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Exhibition presents a history of the Cobra movement
Constant, Untitled, n.d. Lithograph, edition 18/190. NSU Art Museum Fort Lauderdale; Cobra Collection; gift of Golda and Meyer Marks, M-­620 © 2017 Artists Rights Society (ARS), New York / c/o Pictoright Amsterdam.  


FORT LAUDERDALE, FLA.- Cobra, the interdisciplinary and trans-national European avant-garde movement named after its home cities --- Copenhagen, Brussels and Amsterdam – caused a revolution in modern art during just three years of creative activity (1948-1951) that continues to influence artists working today. A new exhibition at NSU Art Museum Fort Lauderdale examines Cobra artists’ innovative use of animal images and their expression of popular visual culture. Human Animals: The Art of Cobra is part of NSU Art Museum’s Regeneration series of exhibitions, and features works from the Museum’s celebrated Golda and Meyer Marks Cobra Collection, the largest Cobra art collection in America. The exhibition is on view from July 9 – October 8, 2017.

“Cobra has undergone considerable reevaluation in recent years as part of the art world's general refocus on a broader and more inclusive narrative of the history of modern art,” notes Bonnie Clearwater, NSU Art Museum director and chief curator. “As the preeminent center for the exhibition and research of Cobra in America, this exhibition encourages a fresh look of Cobra on its own terms rather than as a parallel Abstract Expressionism.”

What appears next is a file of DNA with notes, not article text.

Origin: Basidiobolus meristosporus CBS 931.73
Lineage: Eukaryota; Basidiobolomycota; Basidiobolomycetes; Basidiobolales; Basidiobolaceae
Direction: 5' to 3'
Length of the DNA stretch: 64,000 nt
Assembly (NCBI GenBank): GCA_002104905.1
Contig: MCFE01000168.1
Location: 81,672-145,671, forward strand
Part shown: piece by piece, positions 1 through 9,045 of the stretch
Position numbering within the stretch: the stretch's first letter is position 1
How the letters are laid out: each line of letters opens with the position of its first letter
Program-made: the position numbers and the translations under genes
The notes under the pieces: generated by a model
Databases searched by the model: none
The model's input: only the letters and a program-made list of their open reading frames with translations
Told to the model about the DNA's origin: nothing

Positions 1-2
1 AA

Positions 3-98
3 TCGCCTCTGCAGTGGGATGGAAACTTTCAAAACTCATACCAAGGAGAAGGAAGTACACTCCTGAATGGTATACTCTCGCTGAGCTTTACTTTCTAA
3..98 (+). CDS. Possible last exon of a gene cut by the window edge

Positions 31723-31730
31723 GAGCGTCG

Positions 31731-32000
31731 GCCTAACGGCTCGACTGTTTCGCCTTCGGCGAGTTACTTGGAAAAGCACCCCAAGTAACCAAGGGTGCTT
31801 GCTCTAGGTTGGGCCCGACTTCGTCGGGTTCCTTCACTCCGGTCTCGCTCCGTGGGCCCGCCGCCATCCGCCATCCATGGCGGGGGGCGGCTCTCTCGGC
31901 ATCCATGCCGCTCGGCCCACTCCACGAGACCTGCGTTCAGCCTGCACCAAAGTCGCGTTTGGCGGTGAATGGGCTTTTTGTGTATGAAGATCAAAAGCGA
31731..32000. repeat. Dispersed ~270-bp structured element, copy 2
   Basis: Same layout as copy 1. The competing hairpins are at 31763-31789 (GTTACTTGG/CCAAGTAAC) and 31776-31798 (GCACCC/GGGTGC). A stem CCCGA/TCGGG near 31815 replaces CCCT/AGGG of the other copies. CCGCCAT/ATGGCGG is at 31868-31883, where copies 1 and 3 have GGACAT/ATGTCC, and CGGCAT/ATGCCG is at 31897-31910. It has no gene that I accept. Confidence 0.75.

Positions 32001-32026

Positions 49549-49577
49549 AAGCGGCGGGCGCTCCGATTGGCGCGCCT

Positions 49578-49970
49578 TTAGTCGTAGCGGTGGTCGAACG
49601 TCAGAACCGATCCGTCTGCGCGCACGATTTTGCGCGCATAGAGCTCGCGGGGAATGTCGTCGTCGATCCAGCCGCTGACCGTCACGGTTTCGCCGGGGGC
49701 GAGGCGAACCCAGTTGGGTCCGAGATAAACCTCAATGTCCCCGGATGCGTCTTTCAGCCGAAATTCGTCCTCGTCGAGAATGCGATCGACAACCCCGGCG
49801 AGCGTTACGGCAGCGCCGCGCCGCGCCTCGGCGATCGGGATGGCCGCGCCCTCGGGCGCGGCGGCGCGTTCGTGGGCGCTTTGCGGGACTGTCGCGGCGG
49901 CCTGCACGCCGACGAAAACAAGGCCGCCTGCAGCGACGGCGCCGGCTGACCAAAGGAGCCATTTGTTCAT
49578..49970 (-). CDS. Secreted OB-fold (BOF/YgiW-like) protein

The exhibition presents a history of the Cobra movement through paintings, sculpture, prints and primary documents by artists such as Asger Jorn, Pierre Alechinsky, Karel Appel, Constant and Corneille, and reexamines the unique meeting of the group of young painters and poets brought together by an optimistic determination to start over after World War II, a shared interest in expressionism, myth, folk art and the art of children. Rejecting both naturalism and pure abstraction at the end of World War II, Cobra valued unbridled experimentation and creative freedom, manifested in brilliant, colorful paintings of distorted figures that provided a more symbolic and political European counterpoint to the roughly contemporary “action painting” of the Abstract Expressionists in the United States.

In keeping with the exhibition’s assertion that Cobra has particular resonance with contemporary art practice, the design of the exhibition reflects the innovative installations of the first Cobra exhibitions designed by Dutch avant-garde architect Aldo van Eyck.

The exhibition is organized by NSU Art Museum Fort Lauderdale and guest curated by Karen Kurczynski a leading scholar who represents a new generation of art historians specializing in Cobra. Kurczynski is an assistant professor of Art History at the University of Massachusetts, Amherst, where the exhibition had its premiere at the University Museum of Contemporary Art from September through November 2016.





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